Under the leadership of David Bissell, KIUC will produce half of Kauai’s daytime energy needs through renewable sources by next year. And there are plans for more
Kauai is well on its way to harnessing half its energy needs from natural resources in the next five years. It’s an ambitious goal for Kauai Island Utility Cooperative (KIUC), as its initial target was 2023.
“We’re optimistic we’ll be ahead of that,” says David Bissell, KIUC president and CEO.
Since he landed his current position in 2010, his committed efforts toward sustainable energy, along with the co-op’s board members and approximately 150 employees, has helped the island achieve the highest percentage of solar projects in the state.
“I think we’ve really transformed the island,” says Bissell.
The first large-scale solar project (6 megawatts) was built next to KIUC’s Port Allen plant and has been in operation about two years. It is a joint project with Alexander & Baldwin, which owns the land and receives tax incentives for supplying power to the co-op.
Since then, a photovoltaic system twice as big (12 MW) was developed by KIUC on land leased from Grove Farm Company in Koloa. And the next 12-MW project, on state land (Department of Hawaiian Home Lands), currently is underway in Anahola and is expected to be online next year.
These three solar resources alone are expected to provide more than half the island’s daytime energy needs.
Bissell knew the timing was right financially to bring all three projects to fruition. Not only did the co-op take advantage of tax benefits, but the price of solar panels also has declined in recent years.
Clean, inexpensive renewable energy like this is important to Bissell, and it shows.
The co-op has been introducing a number of other projects that should bring the island’s overall consumption to almost 40 percent renewable energy within the next year.
Aside from a handful of smaller-scale solar projects already furnishing power, such as the 1-MW photovoltaic system in Kapaa, KIUC has a purchase power agreement (a contract to buy electricity from the entity generating it) with independent developer Green Energy Team to grow woody albizia to be burned for energy in Knudsen Gap by 2015. It would supply some 7 MW of power that, unlike solar, would be usable 24 hours a day.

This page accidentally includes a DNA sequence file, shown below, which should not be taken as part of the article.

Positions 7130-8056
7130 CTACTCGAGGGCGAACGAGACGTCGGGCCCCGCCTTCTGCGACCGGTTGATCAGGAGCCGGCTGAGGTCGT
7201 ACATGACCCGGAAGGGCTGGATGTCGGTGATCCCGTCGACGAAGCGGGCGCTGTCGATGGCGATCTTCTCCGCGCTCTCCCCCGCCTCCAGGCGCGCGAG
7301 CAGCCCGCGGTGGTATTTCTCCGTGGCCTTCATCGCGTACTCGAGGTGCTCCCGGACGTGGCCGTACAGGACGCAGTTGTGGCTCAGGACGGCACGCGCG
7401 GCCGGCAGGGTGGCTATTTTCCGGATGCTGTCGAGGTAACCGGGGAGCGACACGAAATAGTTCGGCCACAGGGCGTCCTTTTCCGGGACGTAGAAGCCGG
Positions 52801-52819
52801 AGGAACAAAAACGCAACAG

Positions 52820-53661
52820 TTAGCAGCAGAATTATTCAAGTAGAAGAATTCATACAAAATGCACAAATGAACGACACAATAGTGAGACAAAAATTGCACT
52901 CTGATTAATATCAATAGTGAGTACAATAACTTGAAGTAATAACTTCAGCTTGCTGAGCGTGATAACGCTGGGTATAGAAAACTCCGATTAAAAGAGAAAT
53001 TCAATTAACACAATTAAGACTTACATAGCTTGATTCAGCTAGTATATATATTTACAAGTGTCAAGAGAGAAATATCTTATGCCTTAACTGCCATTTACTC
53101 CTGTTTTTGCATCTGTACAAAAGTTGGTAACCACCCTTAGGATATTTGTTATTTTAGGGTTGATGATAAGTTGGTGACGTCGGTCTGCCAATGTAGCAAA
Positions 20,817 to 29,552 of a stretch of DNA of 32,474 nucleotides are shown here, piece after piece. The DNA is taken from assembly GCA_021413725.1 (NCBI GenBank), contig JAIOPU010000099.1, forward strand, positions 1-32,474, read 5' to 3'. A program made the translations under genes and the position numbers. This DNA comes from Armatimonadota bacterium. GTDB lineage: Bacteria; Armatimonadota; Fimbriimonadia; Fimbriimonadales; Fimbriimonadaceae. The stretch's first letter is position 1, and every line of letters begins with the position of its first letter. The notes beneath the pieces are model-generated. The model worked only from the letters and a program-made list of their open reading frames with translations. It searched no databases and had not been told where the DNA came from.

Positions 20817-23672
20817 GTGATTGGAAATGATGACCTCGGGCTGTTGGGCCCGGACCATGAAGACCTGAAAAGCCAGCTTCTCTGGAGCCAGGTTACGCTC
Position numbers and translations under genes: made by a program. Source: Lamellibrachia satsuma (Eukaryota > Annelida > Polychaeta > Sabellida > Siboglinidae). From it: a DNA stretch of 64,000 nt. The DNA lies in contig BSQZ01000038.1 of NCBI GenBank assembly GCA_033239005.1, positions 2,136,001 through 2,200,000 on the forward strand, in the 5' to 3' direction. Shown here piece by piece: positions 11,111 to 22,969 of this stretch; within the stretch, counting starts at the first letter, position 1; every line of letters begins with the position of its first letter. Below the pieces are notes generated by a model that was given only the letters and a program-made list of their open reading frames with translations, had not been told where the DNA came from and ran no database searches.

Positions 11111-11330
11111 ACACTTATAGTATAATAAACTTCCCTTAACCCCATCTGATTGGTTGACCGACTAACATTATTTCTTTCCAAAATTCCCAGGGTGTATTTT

Another addition to the renewable resource supply that may boost the natural energy percentage even higher at 25 MW would be a proposed pumped storage hydro plant that recently received preliminary approval by the state Board of Land and Natural Resources. The system would use photovoltaic power to pump water from an already existing reservoir on the Westside to an existing reservoir higher upland during the day. At night, the water would be released to the lower site to harness nighttime energy needs. This kind of operation has been used effectively and efficiently since the 1800s.
“It’s a proven technology,” notes Bissell.
The project still needs to undergo a thorough environmental assessment and permitting process, and wouldn’t be online until 2019. “But once it’s there, it’ll be an asset to the island for 100 years or more,” says Bissell.
There always are a number of projects like these in the pipeline at KIUC, which keeps Bissell’s job exciting and interesting.
“It’s neat working with cutting-edge people in the industry,” he says.
But there are many challenges he must face, including projects that aren’t completed for various reasons, and some that should be finished in a year can take three or more.
“Developing any project in Hawaii is hard,” he admits. “Everything is frustratingly slow to get done. But you can’t be deterred.”
He also understands how frustrating it is to be aware of other natural resource solutions when the technology isn’t available yet.
Consider the ocean, for example, as an obvious choice for harnessing energy. “Logically, you’d think there ought to be a breakthrough,” he says. “It’d be a huge opportunity on an island.”
But even though there are many projects underway that aim to tap into wave energy, they are not yet commercially or financially viable, as lenders are less inclined to participate.
“They won’t lend money to a science project,” notes Bissell.
Still, he’d love to see it happen eventually.
Bissell has been drawn to the field of energy for quite some time. Originally from a rural town outside Buffalo,
N.Y., he graduated with a degree in accounting and finance from State University of New York at Brockport. His first job out of college was as a cost accountant for a manufacturing facility in Rochester, N.Y. He switched to energy after obtaining an MBA from Kelley School of Business at Indiana University. He worked at a large co-op in Indiana before moving to Cincinnati to work at Cinergy.
“I always kind of had a sweet spot for co-ops,” he says.
Looking for something new in 2006, he spotted the available CFO position at KIUC and was soon moving to the Garden Isle.
“This is a unique place, where there’s a lot of opportunity to make a difference,” he says.
And he’s certainly made quite a difference, especially in the last four years.
“We’re on an island, so everything you do is contained. It’s a unique chance to make something happen that can fundamentally change the life of people for years,” adds Bissell who with wife Carla has a 21-year-old daughter, Kathleen, along with three poi dogs — Boo, Violet and Wally.
“It hasn’t been easy, but it’s getting there.”